People keep saying that BitCoin will have it's value as long as people keep using it and that you're not supposed to get rich by mining. But that isn't even the problem. I transferred some cash to BitCoins and back on Friday and it was paid out to me on Sunday. By the time I got the transfer, it had lost almost half of its value. Now imagine if that would constantly happen with your real money.

      Ummm, that does happen with your real money. Have you looked at the stock markets and the international exchange rates lately?!

    • by discord5 (798235)

      I transferred some cash to BitCoins and back on Friday and it was paid out to me on Sunday. By the time I got the transfer, it had lost almost half of its value. Now imagine if that would constantly happen with your real money.

      That happens with real money too, you know. There's this wonderful thing called hyperinflation, which if left unchecked leads to money with preposterous values printed on it. An example would be Zimbabwe dollar, which had bills worth several million dollars. It became so bad a couple of years ago that the days the 100.000.000 dollar bill was first printed, the 200.000.000 dollar bill was announced. They abandoned their currency that year and currently trade in foreign currency if I'm not mistaken. I know Zi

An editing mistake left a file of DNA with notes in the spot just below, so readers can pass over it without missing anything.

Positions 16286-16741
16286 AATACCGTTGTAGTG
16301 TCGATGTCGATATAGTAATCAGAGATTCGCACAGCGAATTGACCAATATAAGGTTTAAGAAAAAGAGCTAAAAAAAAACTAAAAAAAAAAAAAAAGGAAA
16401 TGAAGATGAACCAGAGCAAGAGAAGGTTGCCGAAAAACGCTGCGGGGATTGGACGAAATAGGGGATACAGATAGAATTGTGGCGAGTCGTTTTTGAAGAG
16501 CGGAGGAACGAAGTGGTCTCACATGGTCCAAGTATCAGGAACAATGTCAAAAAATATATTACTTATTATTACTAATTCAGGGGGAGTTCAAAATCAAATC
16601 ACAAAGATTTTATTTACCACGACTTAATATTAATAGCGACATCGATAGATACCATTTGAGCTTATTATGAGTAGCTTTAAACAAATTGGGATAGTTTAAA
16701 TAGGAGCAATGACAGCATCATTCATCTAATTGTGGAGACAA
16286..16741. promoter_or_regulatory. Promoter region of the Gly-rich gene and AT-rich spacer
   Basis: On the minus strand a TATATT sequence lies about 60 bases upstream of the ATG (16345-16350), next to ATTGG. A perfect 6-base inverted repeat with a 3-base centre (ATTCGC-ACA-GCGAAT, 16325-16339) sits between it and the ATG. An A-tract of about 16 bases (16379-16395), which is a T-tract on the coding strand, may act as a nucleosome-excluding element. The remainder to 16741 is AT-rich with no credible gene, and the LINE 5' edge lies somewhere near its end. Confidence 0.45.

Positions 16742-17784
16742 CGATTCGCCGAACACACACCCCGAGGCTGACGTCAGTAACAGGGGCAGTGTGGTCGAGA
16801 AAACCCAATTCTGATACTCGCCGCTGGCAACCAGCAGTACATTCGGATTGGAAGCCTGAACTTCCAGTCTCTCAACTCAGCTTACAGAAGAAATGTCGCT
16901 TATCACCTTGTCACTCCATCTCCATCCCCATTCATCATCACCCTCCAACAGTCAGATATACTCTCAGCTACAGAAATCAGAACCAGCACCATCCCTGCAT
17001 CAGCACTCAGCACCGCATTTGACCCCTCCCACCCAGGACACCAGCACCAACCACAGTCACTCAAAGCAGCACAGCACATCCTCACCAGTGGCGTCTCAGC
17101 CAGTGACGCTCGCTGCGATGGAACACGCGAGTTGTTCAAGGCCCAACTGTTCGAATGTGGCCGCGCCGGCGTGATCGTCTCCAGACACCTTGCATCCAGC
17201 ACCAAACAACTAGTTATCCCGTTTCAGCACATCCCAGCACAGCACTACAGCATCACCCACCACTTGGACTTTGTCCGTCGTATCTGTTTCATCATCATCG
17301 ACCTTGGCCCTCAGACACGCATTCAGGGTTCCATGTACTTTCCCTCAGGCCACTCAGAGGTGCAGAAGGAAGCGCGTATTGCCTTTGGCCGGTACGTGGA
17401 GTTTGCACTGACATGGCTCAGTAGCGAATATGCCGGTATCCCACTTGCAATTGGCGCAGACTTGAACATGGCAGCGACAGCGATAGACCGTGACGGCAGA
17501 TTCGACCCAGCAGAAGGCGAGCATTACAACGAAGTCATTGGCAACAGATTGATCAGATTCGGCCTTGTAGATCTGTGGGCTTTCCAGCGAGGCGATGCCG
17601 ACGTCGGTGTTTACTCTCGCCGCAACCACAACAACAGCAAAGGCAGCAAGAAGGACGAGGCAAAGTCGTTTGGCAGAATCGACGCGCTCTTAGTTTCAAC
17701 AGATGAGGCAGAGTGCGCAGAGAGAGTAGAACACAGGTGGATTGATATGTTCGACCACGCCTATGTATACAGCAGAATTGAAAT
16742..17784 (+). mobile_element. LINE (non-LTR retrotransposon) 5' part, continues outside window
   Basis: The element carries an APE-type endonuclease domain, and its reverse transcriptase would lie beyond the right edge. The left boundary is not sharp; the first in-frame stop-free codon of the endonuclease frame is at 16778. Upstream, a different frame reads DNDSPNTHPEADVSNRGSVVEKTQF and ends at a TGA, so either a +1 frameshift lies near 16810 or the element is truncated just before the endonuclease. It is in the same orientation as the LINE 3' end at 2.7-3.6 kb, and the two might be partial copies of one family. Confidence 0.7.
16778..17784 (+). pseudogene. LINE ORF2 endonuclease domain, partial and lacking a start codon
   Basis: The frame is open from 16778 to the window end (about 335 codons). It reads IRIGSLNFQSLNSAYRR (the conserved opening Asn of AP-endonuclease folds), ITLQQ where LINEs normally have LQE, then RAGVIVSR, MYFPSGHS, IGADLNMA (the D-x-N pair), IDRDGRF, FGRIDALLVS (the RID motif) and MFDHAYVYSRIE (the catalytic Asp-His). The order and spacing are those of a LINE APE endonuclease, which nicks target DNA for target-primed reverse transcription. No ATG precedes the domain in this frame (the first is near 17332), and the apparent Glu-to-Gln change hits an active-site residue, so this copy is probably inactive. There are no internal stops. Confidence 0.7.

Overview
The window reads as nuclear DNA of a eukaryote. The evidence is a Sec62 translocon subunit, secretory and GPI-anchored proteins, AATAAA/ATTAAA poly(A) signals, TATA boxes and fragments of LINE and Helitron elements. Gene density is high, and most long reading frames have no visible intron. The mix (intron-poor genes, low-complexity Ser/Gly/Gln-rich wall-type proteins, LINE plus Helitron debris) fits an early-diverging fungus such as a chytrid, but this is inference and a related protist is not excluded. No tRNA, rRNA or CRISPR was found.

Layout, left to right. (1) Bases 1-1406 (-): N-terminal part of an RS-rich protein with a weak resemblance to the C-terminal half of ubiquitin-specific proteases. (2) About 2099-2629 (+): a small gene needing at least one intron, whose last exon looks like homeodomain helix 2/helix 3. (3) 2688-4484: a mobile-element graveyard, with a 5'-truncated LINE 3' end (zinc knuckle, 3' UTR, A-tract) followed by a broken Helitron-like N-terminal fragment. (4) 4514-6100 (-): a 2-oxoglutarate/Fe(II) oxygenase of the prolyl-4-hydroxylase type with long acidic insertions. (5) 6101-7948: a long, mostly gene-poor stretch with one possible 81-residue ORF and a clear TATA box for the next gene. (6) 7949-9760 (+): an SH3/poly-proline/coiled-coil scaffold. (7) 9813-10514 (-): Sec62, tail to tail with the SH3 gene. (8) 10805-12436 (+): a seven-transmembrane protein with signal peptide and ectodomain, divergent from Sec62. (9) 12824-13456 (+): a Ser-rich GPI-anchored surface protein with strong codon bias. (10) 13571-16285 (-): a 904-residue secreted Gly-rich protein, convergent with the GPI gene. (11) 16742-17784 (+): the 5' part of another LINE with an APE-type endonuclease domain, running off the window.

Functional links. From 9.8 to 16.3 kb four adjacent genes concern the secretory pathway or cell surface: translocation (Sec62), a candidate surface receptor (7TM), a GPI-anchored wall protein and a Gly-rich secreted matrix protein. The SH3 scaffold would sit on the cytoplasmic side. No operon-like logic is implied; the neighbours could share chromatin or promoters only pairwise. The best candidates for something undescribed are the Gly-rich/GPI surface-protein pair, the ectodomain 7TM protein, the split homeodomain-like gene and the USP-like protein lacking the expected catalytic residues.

• Re: (Score:2, Insightful)

      by operagost (62405)

      On September 16, 1992, Black Wednesday, Soros's fund sold short more than $10 billion in pounds,[20] profiting from the UK government's reluctance to either raise its interest rates to levels comparable to those of other European Exchange Rate Mechanism countries or to float its currency.

      Finally, the UK withdrew from the European Exchange Rate Mechanism, devaluing the pound, earning Soros an estimated $1.1 billion. He was dubbed "the man who broke the Bank of England".[25] In 1997, the UK Treasury estimat

  • Eerily resembles the Nasdaq chart from 99 through '02